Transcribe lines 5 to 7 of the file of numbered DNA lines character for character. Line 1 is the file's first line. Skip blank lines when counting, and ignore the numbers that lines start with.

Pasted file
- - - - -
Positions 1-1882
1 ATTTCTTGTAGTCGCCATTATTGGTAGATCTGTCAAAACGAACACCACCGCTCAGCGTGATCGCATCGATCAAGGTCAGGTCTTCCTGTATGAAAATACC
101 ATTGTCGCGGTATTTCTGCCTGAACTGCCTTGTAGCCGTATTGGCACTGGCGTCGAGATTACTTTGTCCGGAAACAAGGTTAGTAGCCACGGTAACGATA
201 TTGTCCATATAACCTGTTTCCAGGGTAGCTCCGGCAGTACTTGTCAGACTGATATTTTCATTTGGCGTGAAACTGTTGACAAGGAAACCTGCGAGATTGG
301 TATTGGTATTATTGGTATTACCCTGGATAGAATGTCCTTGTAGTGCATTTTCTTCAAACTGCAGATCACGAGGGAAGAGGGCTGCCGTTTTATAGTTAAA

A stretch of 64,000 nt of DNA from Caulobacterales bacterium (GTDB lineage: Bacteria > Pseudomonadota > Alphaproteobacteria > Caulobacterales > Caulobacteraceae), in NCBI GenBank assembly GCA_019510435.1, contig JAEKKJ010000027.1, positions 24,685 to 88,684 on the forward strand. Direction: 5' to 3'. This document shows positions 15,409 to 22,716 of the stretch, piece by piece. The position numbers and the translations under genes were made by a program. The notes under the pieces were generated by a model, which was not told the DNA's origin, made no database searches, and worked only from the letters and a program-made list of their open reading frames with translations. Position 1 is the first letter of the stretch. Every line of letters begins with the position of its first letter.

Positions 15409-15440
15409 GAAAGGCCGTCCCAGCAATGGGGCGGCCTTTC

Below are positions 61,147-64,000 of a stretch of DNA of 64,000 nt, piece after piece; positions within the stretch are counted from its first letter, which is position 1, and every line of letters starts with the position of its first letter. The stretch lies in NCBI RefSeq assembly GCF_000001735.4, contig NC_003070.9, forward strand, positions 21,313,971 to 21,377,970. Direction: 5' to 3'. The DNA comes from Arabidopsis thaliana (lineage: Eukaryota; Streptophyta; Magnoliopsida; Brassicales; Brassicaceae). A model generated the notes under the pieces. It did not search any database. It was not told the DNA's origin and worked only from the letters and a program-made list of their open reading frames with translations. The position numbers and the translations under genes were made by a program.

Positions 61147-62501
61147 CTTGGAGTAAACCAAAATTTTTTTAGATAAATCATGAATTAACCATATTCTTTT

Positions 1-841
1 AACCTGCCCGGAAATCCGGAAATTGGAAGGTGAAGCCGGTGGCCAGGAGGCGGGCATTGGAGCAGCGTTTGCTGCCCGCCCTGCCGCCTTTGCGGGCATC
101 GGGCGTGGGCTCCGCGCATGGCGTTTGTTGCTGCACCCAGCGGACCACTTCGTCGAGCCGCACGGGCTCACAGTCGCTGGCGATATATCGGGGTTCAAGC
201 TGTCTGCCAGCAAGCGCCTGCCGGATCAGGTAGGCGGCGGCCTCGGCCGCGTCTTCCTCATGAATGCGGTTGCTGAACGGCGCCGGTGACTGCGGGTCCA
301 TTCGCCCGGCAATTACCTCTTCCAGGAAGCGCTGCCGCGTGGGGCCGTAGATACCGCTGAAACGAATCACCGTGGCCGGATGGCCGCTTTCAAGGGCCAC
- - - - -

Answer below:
301 TATTGGTATTATTGGTATTACCCTGGATAGAATGTCCTTGTAGTGCATTTTCTTCAAACTGCAGATCACGAGGGAAGAGGGCTGCCGTTTTATAGTTAAA

A stretch of 64,000 nt of DNA from Caulobacterales bacterium (GTDB lineage: Bacteria > Pseudomonadota > Alphaproteobacteria > Caulobacterales > Caulobacteraceae), in NCBI GenBank assembly GCA_019510435.1, contig JAEKKJ010000027.1, positions 24,685 to 88,684 on the forward strand. Direction: 5' to 3'. This document shows positions 15,409 to 22,716 of the stretch, piece by piece. The position numbers and the translations under genes were made by a program. The notes under the pieces were generated by a model, which was not told the DNA's origin, made no database searches, and worked only from the letters and a program-made list of their open reading frames with translations. Position 1 is the first letter of the stretch. Every line of letters begins with the position of its first letter.

Positions 15409-15440